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Defining valid values for your open metadata

The open metadata types include attributes that are string values. These string values give you freedom and flexibility to add the values you want. However, arbitrary strings can make automation hard, and you may want to set up some more formal definitions of the values that should be used.

Consider the ProjectCharter entity type shown below.

In addition to the qualifiedName and additionalProperties attributes inherited from Referenceable, this type adds in three new attribute to the properties of a ProjectCharter instance:

  • mission
  • projectType
  • purposes

The mission attribute is likely to be free-form text laying out the reasons and aspirations behind the project. However, the projectType and the purposes may be used by automated processes - or may trigger people to perform certain tasks.

Having free-form text in such attributes may lead to errors and misunderstandings if the values are filled out incorrectly. Therefore, Egeria supports the ability to set up lists of valid values for particular properties in open metadata.

Part of the planning process is to consider which metadata attributes should have restricted values and which can be free-form text. Setting these values up early avoids reworking the metadata values later.

Valid value sets for open metadata

Some attributes associated with the governance program have specialised open metadata types that maintain the lists of their valid values.

For other metadata properties it is possible to set up valid metadata value sets. These list the values that are expected in a particular string property and provide validation checks.

There are three types of valid metadata values:

  • Lists of values for string attributes and for array of strings (array) attributes.
  • Values for the map names found in attributes that map from name to string value (map).
  • Values for the map values found in attributes tha map from name to string value (map).

In the ProjectCharter type shown above:

  • projectType is a string.
  • purposes is an array of strings.
  • additionalProperties is a map from a string name to a string value.

The diagram below shows possible valid values for these attributes:

valid values for ProjectCharter attributes

Valid values for ProjectCharter attributes

The projectType attribute can only take a single string, so it could be set to either "clinical-trial" or "manufacturing-improvement" or "security-assessment" or "incident-investigation".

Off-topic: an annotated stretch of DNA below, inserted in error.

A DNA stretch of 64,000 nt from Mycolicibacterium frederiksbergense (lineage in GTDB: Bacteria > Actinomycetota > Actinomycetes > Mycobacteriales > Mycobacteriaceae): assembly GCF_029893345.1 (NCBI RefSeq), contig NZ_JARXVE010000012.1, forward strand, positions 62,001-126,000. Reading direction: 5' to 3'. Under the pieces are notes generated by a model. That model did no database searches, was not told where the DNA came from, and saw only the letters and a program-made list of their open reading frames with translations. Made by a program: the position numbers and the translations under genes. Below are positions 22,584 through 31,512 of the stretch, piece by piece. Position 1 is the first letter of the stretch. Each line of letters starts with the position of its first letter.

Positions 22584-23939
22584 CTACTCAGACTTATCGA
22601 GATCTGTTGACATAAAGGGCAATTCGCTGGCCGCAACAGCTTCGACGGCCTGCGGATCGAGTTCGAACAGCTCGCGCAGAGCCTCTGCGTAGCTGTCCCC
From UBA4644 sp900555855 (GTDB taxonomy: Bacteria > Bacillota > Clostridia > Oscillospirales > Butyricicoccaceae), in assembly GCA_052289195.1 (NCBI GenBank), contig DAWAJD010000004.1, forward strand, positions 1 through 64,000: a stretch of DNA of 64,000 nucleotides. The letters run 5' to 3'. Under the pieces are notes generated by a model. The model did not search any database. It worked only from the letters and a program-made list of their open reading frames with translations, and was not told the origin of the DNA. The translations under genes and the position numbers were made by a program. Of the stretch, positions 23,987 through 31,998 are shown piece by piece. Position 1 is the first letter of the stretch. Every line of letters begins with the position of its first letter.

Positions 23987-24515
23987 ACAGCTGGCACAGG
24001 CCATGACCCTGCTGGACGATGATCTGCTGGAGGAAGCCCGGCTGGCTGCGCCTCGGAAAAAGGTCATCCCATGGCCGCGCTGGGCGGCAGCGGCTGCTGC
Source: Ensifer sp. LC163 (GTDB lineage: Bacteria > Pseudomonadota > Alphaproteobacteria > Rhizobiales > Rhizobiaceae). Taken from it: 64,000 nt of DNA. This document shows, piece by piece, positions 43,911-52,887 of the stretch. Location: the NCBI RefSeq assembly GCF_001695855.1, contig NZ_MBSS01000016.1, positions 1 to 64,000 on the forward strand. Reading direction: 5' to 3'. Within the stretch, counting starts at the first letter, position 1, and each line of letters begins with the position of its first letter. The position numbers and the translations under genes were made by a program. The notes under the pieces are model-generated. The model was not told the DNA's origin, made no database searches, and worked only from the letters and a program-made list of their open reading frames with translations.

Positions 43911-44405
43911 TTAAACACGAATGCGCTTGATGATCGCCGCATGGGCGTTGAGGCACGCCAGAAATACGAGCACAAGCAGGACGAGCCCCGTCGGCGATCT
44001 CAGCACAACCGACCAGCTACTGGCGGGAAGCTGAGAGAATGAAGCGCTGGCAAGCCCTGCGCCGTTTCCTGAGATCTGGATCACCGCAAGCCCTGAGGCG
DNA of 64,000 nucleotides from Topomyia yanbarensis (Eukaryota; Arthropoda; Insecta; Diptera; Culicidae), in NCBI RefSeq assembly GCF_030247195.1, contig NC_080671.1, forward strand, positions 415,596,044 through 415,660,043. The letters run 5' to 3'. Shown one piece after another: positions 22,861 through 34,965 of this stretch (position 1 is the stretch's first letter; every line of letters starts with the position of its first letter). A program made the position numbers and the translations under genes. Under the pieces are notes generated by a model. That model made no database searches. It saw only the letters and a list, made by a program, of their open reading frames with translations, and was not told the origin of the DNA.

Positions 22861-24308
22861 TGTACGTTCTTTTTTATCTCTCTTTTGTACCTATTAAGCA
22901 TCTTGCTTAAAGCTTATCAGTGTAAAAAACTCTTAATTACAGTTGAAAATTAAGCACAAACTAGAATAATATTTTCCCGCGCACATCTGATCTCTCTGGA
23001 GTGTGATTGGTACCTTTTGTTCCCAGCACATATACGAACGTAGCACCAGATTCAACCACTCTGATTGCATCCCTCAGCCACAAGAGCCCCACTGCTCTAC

The purposes attribute takes a list of strings which can include any or all of the following values: "governance", "market-analysis", "product-development", "product-verification", "patient-treatment".

The additionalProperties can have an entry in its map of "expectedDuration" that can be mapped to one of the following: "1 month", "2 months", "6 months", "1 year", or "other". The "expectedDuration" is called a mapName and the values "1 month", "2 months", "6 months", "1 year", and "other" are called the mapValues.

This is how these values could appear in an instance of a project charter:

valid values

Valid metadata values can either be set up in an open metadata archive, or through the OpenMetadataClient available on most Open Metadata Access Services (OMASs).

Code samples

The code snippet below shows how to set up the strings "incident-investigation" and "clinical-trial" as a specific valid values for the projectType property of ProjectCharter.

OpenMetadataStoreClient client     = new OpenMetadataStoreClient(serverName, serverPlatformRootURL);

ValidMetadataValue validMetadataValue = new ValidMetadataValue();

validMetadataValue.setDisplayName("Incident Investigation");
validMetadataValue.setDescription("An investigation into the causes, effects and remedies for a detected incident.");

client.setUpValidMetadataValue(userId, "ProjectCharter", "projectType", validMetadataValue);

validMetadataValue.setDisplayName("Clinical Trial");
validMetadataValue.setDescription("A controlled validation of the efficacy of a particular treatment with selected patients.");

client.setUpValidMetadataValue(userId, "ProjectCharter", "projectType", validMetadataValue);
The next code snippet shows how to retrieve information about a single valid value.

validMetadataValue = client.getValidMetadataValue(userId, 
This next code snippet shows how to retrieve all the valid values for projectType:
List<ValidMetadataValue> validMetadataValues = client.getValidMetadataValues(userId, 

System.out.println("Valid values for property projectType in entity ProjectCharter");
for (ValidMetadataValue retrievedValue : validMetadataValues)
    System.out.println(" ==> " + retrievedValue.getPreferredValue() + " means " + retrievedValue.getDisplayName() + ": " + retrievedValue.getDescription());
This final snippet shows how to validate that an actual value from an instance (actualValue) is a valid value:
if (! client.validateMetadataValue(userId, "ProjectCharter", "projectType", actualValue))
     * Add error handling here ...

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